What the ACO REACH model means for the future of direct contracting
A new path was charted last week for home care providers wishing to engage in direct contracting with the federal government.
As the U.S. Centers for Medicare & Medicaid Services (CMS) announced on Thursday, the Global and Professional Direct Contract (GPDC) models will expire at the end of 2022. On January 1, 2023, the care organization responsible (ACO) “REACH” The model – which stands for “Realizing Equity, Access and Community Health” – will take its place.
While the announcement may have worried some proponents of direct contracts at first, its revamp appears to be confirmation that direct contracts will continue under the Biden administration, albeit with greater scrutiny.
Direct contract models had taken a lot of heat since the administration took over, including from Sen. Elizabeth Warren (D-Mass.).
“The change was also caused, I think, by many concerns expressed in the industry about the participants – and the conditions of participation in the program – more than the operation of the program itself,” said François de Brantes, vice -senior president. of Signify Health Inc. (NYSE: SGFY), Home Health Care News told Home Health Care News.
Dallas-based Signify Health — a tech-enabled value-based care platform — has postponed its bid to become a direct contracting entity (DCE) due to new models historically experiencing some “hiccups” early on. the start, said de Brantes. But in the meantime, he was preparing to eventually become a DCE while helping existing ones.
The ACO REACH model differs from the GDPC models in several ways.
The first is the governance structure. Unlike the GPDC, which required participating suppliers to hold at least 25% of the voting rights of the board of directors, REACH requires that this number is generally 75%.
In addition, a Beneficiary Advocate and a Consumer Advocate must be included in every ACO REACH Board. Within the GPDC, one person could function as both.
Health equity, on the other hand, is the main theme addressed in the transition from the GPDC models to the ACO REACH model. No policies explicitly addressed health equity in the GPDC model.
In the ACO REACH model, however, there are several, including:
– A requirement for all REACH ACOs to develop a health equity plan, which must include both an identification of health disparities and then a concrete plan designed to mitigate those disparities
– The introduction of a “health equity benchmark adjustment”, which will be used to “better support the delivery and coordination of care” for patients in underserved areas
– Collection of data from beneficiaries regarding demographics and social needs
– An increase in the range of services nurse practitioners can order to improve access to care
The ACO REACH model also differs in its discounts for global entities. Below are the discount rates for Professional ACOs at the top – which are not applicable – as well as Global ACOs at the bottom.
The top chart represents the GPDC models while the bottom represents the ACO REACH model.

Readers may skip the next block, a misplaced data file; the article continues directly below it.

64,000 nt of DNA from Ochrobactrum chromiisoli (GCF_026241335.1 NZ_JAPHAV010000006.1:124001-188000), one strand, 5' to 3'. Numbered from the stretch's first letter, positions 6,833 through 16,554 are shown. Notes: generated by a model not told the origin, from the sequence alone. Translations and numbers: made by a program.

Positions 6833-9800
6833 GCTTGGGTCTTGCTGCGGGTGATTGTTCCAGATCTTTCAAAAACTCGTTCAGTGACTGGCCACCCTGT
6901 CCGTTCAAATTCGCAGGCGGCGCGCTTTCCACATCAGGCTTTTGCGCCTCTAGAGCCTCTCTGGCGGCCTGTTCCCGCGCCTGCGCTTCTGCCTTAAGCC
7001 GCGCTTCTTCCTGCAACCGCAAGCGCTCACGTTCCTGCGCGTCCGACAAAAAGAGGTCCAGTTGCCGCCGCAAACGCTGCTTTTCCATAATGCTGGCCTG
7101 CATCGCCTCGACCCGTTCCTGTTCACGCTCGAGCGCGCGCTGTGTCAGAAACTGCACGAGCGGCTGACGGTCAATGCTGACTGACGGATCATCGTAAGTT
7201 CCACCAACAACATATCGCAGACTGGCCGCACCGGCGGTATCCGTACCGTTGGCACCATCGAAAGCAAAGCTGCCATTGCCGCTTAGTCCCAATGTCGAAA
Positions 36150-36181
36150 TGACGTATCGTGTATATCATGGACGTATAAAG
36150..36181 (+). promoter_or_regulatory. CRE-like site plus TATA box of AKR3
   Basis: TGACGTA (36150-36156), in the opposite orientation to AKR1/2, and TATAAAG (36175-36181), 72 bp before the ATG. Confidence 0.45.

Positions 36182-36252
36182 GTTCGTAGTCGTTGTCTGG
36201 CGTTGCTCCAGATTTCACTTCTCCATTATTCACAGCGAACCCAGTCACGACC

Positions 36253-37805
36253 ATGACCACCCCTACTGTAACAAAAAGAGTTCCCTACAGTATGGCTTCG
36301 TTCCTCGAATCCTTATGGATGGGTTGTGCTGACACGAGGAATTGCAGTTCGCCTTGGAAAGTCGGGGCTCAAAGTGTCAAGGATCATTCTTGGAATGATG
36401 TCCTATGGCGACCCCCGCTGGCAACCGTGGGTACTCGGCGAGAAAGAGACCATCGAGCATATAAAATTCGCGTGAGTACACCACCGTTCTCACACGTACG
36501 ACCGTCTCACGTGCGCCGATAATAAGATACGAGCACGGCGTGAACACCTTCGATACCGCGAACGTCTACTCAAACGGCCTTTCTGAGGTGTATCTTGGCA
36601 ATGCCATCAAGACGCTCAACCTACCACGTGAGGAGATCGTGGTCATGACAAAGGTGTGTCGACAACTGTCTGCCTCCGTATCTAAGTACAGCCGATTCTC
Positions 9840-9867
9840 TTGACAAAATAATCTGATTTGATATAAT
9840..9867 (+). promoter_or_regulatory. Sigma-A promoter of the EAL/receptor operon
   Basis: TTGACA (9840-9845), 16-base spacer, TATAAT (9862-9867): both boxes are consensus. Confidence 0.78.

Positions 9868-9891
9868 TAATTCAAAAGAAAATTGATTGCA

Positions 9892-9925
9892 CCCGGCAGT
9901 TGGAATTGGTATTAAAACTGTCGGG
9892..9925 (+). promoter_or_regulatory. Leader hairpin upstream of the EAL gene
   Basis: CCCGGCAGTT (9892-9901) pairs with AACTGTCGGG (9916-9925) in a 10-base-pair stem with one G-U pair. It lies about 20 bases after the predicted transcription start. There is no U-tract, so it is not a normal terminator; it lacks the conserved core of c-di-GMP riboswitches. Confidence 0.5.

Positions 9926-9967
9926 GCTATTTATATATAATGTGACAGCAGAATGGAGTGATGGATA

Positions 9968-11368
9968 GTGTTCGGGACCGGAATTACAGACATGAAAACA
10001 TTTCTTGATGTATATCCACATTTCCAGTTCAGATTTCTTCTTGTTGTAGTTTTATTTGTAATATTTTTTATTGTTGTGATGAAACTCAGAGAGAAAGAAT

“Reducing the discount rate for global ACOs to 3-3.5% from the year 2023 will reinforce CMS’s goal of increasing total risk participation [fee-for-service] initiatives,” CMS said.
Among a few other changes, monitoring and compliance measures are much more extensive under the REACH model.
There is also an opportunity to continue to adjust the model in the future, which de Brantes says is inevitable.
“I think there will have to be,” he said. “Especially when you look at the emphasis on [data] collection and the fact that it will be necessary to collect data on social determinants of health from the assigned beneficiaries. It means you have to do something about it. So what do you end up doing about it? How will this adjust things? »
The increased focus on data is a reason to be encouraged by the new model, according to insiders.
So does the increased focus on health equity, at least for providers who already see serving underserved communities as part of their mission, like the current DCE VillageMD.
“Many changes to the model strengthen VillageMD’s strategies and will allow us to expand into more communities to meet the health needs of all residents,” Gary Jacobs, executive director of VillageMD’s policy center, said in a statement. statement shared with HHCN. “At VillageMD, we believe that all Americans have the right to high-quality, team-based primary care. ACO REACH will allow organizations like VillageMD to continue to expand our health equity strategy in a more focused and meaningful way.
VillageMD is a home-based primary care provider. The company is armed with more than $6 billion in backing from the Walgreens Boots Alliance (Nasdaq: WBA).
In 2021, there were 53 DCEs, including VillageMD. This year, there are at least 99, according to CMS data.
“I think we were all very excited when we saw and read the details of the announcement because of the particular focus on reducing inequality,” de Brantes said. “Historically, beneficiaries have been underserved in some areas. And by the way, in these regions, the participation of provider systems in advanced alternative payment models is much lower than in other better served regions of the country.
In the spirit of CMS, focusing on these traditionally underserved areas better underlines the idea of the program in the first place.
If the most underserved beneficiaries can be better served, this should ultimately reduce overall costs and help ACOs and CMSs move closer to their common goal.